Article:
Daily Prompt: Ingredients

by Ben Huberman

Photographers, artists, poets: show us KITCHEN.


Other Entries:

  1. Painting Beaks on Marzipan Chickens! Aberystwyth Blogs… | alienorajt
  2. The Kitchen Witches Creed | My Little Avalon
  3. Can’t Cook Without It: A Haiku; Sunday, February 9, 2014 |
  4. DP Daily Prompt: Ingredients | Sabethville
  5. Ingredient? | Hope* the happy hugger
  6. Daily Prompt: Ingredients | A Room of One’s Own
  7. Daily Prompt: Ingredients | The Wandering Poet
  8. Nuking 500* | thoughtsofrkh
  9. | preethikarthik06
  10. Daily Prompt: Ingredients | Basically Beyond Basic
  11. Hunter | Perspectives on life, universe and everything
  12. Hunger games (in colour) | Perspectives on life, universe and everything
  13. Oh sugar! | Perspectives on life, universe and everything
  14. Vampires worst nightmare… | My Weigh To Lose
  15. What is cooking?? | Phelio a Random Post a Day
  16. Jumpstart Your Creative Mojo | Pairings :: Art + What Goes With It
  17. Daily Prompt: Ingredients | A Day In The Life
  18. Daily Prompt: Ingredients | thoughts and entanglements
  19. SPICY Sunday
  20. If You Don’t Have Bacon Grease, Then You Ain’t Cooking! | meanderedwanderings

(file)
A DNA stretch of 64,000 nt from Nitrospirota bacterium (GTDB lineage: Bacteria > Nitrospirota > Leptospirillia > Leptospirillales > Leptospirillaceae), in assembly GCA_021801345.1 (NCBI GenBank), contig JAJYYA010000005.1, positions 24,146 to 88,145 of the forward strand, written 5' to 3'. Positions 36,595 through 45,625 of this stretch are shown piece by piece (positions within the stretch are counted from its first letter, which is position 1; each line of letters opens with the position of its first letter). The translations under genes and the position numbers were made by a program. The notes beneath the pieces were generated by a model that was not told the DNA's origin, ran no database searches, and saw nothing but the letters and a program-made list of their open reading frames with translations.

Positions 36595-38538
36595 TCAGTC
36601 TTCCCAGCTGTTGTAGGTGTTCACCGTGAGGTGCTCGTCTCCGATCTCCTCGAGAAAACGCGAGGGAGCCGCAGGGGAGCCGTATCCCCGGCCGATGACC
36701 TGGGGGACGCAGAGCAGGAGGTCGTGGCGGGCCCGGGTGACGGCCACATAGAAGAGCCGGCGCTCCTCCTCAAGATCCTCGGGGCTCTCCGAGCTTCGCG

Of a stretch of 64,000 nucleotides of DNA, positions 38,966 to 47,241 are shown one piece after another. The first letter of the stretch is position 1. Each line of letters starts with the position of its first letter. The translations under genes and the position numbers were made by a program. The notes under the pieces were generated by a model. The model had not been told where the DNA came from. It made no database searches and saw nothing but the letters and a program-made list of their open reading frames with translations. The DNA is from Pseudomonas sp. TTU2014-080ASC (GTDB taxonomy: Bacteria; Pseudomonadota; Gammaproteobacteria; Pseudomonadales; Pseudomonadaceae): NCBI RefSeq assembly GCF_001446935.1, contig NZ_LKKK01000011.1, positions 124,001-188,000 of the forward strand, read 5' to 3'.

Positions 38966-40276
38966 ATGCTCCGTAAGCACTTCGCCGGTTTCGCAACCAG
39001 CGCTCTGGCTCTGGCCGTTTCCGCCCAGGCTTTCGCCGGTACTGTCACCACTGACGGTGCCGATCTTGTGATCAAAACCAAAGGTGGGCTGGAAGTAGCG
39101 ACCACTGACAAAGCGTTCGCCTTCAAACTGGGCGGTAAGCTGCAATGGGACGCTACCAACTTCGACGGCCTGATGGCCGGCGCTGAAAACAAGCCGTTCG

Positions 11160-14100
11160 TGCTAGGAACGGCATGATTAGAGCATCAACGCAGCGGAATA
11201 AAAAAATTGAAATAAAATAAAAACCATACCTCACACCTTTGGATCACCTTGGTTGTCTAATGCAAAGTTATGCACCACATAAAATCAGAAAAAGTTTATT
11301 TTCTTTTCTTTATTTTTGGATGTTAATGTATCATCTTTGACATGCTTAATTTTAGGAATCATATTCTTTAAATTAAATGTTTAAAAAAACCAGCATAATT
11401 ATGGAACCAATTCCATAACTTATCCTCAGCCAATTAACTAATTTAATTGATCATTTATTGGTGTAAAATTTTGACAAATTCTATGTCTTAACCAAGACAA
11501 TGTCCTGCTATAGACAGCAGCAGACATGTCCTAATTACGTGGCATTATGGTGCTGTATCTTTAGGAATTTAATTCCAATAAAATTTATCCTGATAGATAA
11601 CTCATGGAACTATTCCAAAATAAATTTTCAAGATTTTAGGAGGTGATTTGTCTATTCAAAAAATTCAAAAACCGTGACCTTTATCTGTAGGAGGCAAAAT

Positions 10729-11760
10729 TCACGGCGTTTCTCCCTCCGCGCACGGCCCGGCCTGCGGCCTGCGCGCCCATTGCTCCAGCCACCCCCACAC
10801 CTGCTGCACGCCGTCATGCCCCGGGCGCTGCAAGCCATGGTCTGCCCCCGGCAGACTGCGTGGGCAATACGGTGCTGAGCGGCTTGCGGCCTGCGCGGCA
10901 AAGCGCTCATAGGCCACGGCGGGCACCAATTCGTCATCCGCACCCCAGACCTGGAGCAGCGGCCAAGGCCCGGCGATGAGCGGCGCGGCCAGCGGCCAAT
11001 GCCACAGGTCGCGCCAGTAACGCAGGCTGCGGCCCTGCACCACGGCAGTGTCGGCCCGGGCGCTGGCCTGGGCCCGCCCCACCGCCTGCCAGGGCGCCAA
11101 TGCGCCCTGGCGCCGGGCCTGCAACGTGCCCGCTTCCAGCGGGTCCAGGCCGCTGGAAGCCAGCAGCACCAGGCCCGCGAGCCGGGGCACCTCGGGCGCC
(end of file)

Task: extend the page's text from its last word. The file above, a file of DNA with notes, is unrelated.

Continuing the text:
21. Kitchen | Purple Rosemary
  22. Daily Prompt: Ingredients | tnkerr-Writing Prompts and Practice
  23. Daily Prompt: Ingredients | Chronicles of an Anglo Swiss



What is the best way to relate something?  When do you communicate well?  What is it that gets your point across?  When does your voice stand out in a sea of voices?  How can you be heard?  I like to think that I can write about anything, but the truth is some stories and essays are more widely received than others.  Why is that?  When you tell a story or try to make a point, when are you at your most effective?


Certainly those with debating skills know how to line up evidence, organize their material, give weight and structure to their arguments and drive their points home.  For some that comes rather naturally.  They can readily see how point one leads to point two and on to point three.  They can see what supports each point along the way.  They understand when something needs extra support.  If they have a particularly effective quote, they know whether to play that card up front, or hold it back for a rebuttal in such a way that it is not “extra topical” but right on point.

For others this skill is acquired through study of argumentation as well as study of opponents.  If I say “this,” what is the likely response?  Will it be more effective to address this audience in a bold, out-spoken manner, or a soft and persuasive one?  Does my voice sound sincere?  Combative? Rude? Respectful?  When am I at my best?  When are people listening?

What if it is not an argument at all, but a simple point that is to be made?  When are you at your most interesting?  How do you capture the imagination of your listeners or readers?  There is not much point to advancing an argument if no one is listening, or reading, as the case may be.  What do you need at the open to get people’s attention?  Whether you are speaking to an audience or writing your point for Word Press, a good opening line is essential.  What is it though?  How do you find it?